With the current state of the economy, we’re getting many calls about attic and basement renovations. It seems homeowners are more likely to stay put and make the most of the space they currently have.
Interestingly, attics and basements are perhaps the two most common projects that homeowners will tackle on their own — or by hiring a “fly-by-night” contractor. And that can be a big mistake.
If you want an attic or basement project done right — including done to code — you must account for a number of factors. Hiring a general contractor with the relevant experience should always be your first step.
Here’s a look at key considerations for both attic and basement renovations.
Considerations for Both Attics and Basements
You have to build to code, and every community’s codes have their unique nuances. For instance, how much square footage is allowable? The Town of Arlington permits the third level of a home to occupy
no more than 49% of the home’s footprint. However, some spaces (such as closets) don’t count toward the square-footage limit, so you can be creative with this rule.
Egress is an important building code issue — i.e. what is your egress out of the attic or basement (other than the stairway)? According to the Massachusetts State Building Code, any bedroom must have at
least one window that measures 20” x 24” in either direction and is no more than 44” off the floor.
If your attic or basement is not serving as a bedroom, it still must
have eight square feet of window surface for every 100 square feet
of floor space.
Know your headroom codes, too. The State Building Code stipulates that at least half of the floor space have at least 7’ 3” of headroom.
Insulation: Properly insulating your attic or basement is essential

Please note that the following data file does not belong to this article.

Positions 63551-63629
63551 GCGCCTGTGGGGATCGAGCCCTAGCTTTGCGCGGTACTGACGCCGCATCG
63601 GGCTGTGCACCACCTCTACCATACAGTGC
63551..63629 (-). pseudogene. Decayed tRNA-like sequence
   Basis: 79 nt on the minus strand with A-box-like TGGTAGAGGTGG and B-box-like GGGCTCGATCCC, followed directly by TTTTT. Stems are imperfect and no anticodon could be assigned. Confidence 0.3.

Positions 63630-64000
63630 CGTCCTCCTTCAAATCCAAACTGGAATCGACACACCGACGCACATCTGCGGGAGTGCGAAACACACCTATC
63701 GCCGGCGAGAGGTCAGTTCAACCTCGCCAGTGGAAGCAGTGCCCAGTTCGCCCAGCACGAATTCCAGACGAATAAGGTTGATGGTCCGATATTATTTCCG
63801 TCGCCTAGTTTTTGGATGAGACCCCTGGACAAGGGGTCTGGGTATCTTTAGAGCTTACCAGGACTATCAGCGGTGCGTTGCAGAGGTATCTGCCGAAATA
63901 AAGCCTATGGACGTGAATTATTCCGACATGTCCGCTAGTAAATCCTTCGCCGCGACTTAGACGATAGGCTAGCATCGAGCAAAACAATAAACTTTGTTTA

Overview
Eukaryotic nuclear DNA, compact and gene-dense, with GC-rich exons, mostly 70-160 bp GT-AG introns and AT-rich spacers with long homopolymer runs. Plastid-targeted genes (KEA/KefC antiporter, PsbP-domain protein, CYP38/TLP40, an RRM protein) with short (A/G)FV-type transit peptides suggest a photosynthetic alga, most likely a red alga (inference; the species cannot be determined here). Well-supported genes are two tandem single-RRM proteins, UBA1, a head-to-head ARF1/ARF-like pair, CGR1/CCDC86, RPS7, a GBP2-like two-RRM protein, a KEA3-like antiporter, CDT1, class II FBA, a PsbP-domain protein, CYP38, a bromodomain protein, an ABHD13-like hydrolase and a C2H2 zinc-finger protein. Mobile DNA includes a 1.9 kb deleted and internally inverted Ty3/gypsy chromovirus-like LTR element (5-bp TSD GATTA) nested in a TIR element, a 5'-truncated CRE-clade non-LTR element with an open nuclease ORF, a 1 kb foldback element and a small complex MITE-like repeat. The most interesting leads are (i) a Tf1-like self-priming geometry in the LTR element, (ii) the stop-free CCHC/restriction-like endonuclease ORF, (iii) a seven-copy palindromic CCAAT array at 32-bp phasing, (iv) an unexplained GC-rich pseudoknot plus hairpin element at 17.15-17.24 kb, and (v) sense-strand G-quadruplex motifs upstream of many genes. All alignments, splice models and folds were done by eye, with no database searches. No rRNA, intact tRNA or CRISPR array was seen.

for energy efficiency. Closed-cell spray foam has been growing
in popularity in recent years. This type of insulation can provide
a level of structural integrity to roof rafters and sometimes is the
only way to meet the requirements of the state “stretch energy
One manufacturer we like is Icynene — their product provides a
great seal, lets no air through and is made of reusable materials.
Attic renovations can come in variety of flavors. In the ideal scenario, your attic is ready to go, with features like a nice stairway, one or more windows, ample headroom and an established floor system. In this case, you’ll be able to explore a number of possibilities for the renovation.
On the other extreme are the many homes built since the 1950s
(particularly ranches or Capes) whose attics were not built to
support much weight and lack some or all of the above elements.
If you have an attic like this, you’ll need to temper your
expectations about what is structurally and/or financially possible.
Dormers: If your attic falls somewhere between the above two
extremes, dormers may be necessary to create the space you need
and to meet headroom requirements.
Access: How will you access the attic? If you can already get to
the attic via a stairway, you’re in good shape. If not, you may face
a tough decision, as building a stairway often means sacrificing a
second-floor bedroom in smaller homes.
As you can imagine, ensuring your basement will stay dry is
the No. 1 consideration for these projects. If you have a newer
home, the basement is probably well-sealed and has a sump pump
installed. If your home is older, that might not be the case. Either
way, be sure to address any water issues before proceeding with a
Ventilation: The State Building Code requires “every room
or space intended for human occupancy” to have “natural or
mechanical ventilation.” Bathrooms must be equipped with a
mechanical exhaust fan.
Consult with the Experts
Renovating your attic or basement can create more valuable space
in your home, from an offi ce or extra bedroom to a media room
or exercise room. At Custom, we’ve worked on dozens of these
projects since 1990. If we can be of assistance, please call us today